How does White sting in the Black king’s position?

Animal 1

 

White’s turn, White wins

R. Vasquez – Warlick, Chess Olympics 1998. The eye-catcher 1. Bb5+ decies in White’s favor. The consequences: 1… Kxb5 2. Rab1+ Kc4 (2… Kc5 3. Qxb6+ Kc4 4. Qb4#) 3. Rb4+ Kxc3 4. Qa3+ Kc2 5. Qd3# or 5. Qd1#

1 – 0

 

 

From high in the air, the vulture observes his territory. He is a quite observer, patiently revolves around the potential prey, and waits for his feast. A fallen figure is not able to strike back anymore, so that air attack can be performed uninterruptedly.

 

Which square is Black targeting?

Animal 2

 

Black’s turn, Black wins

Demidenko – Blauert, First Saturday 1997. 1… Re1 and the predator may feast on h2 or g1.

1 – 0

 

 

The royal game calls fort he King of all animals: The lion has impeccable elegance, along with strength and determination. His domain is the open savannah and the necessity is to strike quickly but not brutally; the gigantic cat sneaks up on its prey quietly and strikes in an unexpected moment.

 

With the right killer instinct you can take down the Black king! Are you a lion?

Animal 3

 

White’s turn, White wins

B. Miljanic – M. Markovic, Yugoslavian team-ch 1997. 1. Neg5+ Would you have chosen the Knight, too? 1… fxg5 2. Nxg5+ Kxh6 3. Qxh8+ Kxg5 4. Qh4+ Kf5 5. Be4# or 5. Bh3#

 0 – 1

 

 

Who am I?

I tend to escape peoples’ notice easily, because I know how to hide and to adjust to surroundings. Overlook the little details that may reveal my identity and it will be fatal for you. I am an eager hunter and will hide my intentions from the first move: the chameleon!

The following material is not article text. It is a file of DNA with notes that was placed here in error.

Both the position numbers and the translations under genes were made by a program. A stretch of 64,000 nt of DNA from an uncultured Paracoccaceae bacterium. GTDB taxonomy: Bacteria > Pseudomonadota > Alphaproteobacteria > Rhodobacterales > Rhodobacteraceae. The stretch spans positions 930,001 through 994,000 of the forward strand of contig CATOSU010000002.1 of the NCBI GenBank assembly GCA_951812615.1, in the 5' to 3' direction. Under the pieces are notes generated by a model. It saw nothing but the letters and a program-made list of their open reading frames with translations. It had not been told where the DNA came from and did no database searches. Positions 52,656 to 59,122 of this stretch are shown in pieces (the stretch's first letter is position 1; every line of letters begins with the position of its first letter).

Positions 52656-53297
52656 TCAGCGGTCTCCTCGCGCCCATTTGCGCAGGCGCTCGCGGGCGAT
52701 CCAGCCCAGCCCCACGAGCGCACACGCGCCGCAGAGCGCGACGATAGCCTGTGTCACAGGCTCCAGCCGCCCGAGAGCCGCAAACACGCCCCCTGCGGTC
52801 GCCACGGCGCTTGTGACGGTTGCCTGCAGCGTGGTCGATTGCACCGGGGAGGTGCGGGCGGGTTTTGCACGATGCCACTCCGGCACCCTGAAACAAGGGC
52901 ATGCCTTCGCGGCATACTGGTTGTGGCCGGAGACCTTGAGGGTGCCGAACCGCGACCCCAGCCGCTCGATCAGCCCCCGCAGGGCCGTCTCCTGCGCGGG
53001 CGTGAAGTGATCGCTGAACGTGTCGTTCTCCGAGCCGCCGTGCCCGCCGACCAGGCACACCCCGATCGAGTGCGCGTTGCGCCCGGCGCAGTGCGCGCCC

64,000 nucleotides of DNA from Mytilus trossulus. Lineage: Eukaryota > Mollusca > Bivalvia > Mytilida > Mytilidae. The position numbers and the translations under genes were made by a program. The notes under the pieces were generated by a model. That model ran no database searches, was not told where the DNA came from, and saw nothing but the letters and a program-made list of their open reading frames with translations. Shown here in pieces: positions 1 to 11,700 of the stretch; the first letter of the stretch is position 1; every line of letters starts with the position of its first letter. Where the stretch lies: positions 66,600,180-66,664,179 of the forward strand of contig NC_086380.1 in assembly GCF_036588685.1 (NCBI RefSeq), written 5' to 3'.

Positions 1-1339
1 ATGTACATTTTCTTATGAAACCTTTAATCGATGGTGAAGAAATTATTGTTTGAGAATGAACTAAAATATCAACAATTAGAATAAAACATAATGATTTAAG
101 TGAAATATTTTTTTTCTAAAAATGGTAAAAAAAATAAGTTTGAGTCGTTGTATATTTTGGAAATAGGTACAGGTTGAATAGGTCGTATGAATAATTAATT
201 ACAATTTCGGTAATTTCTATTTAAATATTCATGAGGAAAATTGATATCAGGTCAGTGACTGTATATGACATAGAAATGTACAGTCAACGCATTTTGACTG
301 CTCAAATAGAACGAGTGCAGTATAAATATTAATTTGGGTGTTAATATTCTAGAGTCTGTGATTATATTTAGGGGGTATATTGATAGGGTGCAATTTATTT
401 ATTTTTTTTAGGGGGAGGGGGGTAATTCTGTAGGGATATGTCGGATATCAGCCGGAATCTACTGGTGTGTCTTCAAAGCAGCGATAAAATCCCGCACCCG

Which figure did Black pay too little attention to?

Animal 4

 

 White’s turn, White wins

Mkrtschjan – Vilar, Chess Olympics 1998. 1. Rxg6+ Kxg6 2. Qxe6+ Qxe6 3. Rxe6

1 – 0

 

See you next Thursday 🙂

Written by Frank, translated by Birthe

Garry Kasparov new FIDE President?

At the FIDE Congress in the Estonian city Tallinn, Garry Kasparov caused a stir once again; the former World Champion is one of the best chess players the world has ever seen and wants to continue his career as the president of the World Chess Federation FIDE.

 

Garry Kasparov wants to reform FIDE and improve financial situation

Garry Kasparov

Kasparov officially announced his candidacy in Tallinn and at the same time introduced his candidacy team. The next president of the FIDE will be elected at the Congress of the World Chess Federation in 2014 during the Chess Olympics in the Norwegian city Tromsø. In his speech, Kasparov advertised the idea of breathing new life into the organization, which includes more economic stability. The corresponding program he calls “Six Winning Moves”. The youngest Chess World Champion of 1985 wants to replace his fellow countryman Kirsan Ilyumzhinov, who has been the head of the organization for 18 years now. Last one to try was Anatoli Karpow in 2012. Nominated by the German Chess Association, the former Russian World Champion had to resign in September 2010 at 55:95 votes to Ilyumzhinov’s favor.

 

Garry Kasparov’s team

The team of Garry Kasparov, who has hit the headlines as an opposition politician in Russia in the past years, has several interesting members: First of all, two possible investors stand out among the team members of the former World Champion from 1985 to 2000. These are the US-American chess patron Rex Sinquefield, who has made a name for himself as the investor of the US Chess Championships and several other tournaments, and Sheikh Mohammed bin Ahmed Al Hamed from the United Arab Emirates. Al Hamed is the famous owner of shopping malls and hotels such as the Sheraton Jumeirah Beach Hotels in Dubai or the Sheraton Khalidiya Hotels in Abu Dhabi. Above that, he initiated a program which aims to introduce chess at schools in the Emirates. Furthermore, the Belgian Jan Callewaert, cofounder and president of the “Kasparov Chess Foundation Europe”, Ignatius Leong, current FIDE secretary-general, and the South African Afrika Msimang, president of the “Kasparov Chess Foundation Africa”, are members of Garry Kasparov’s team.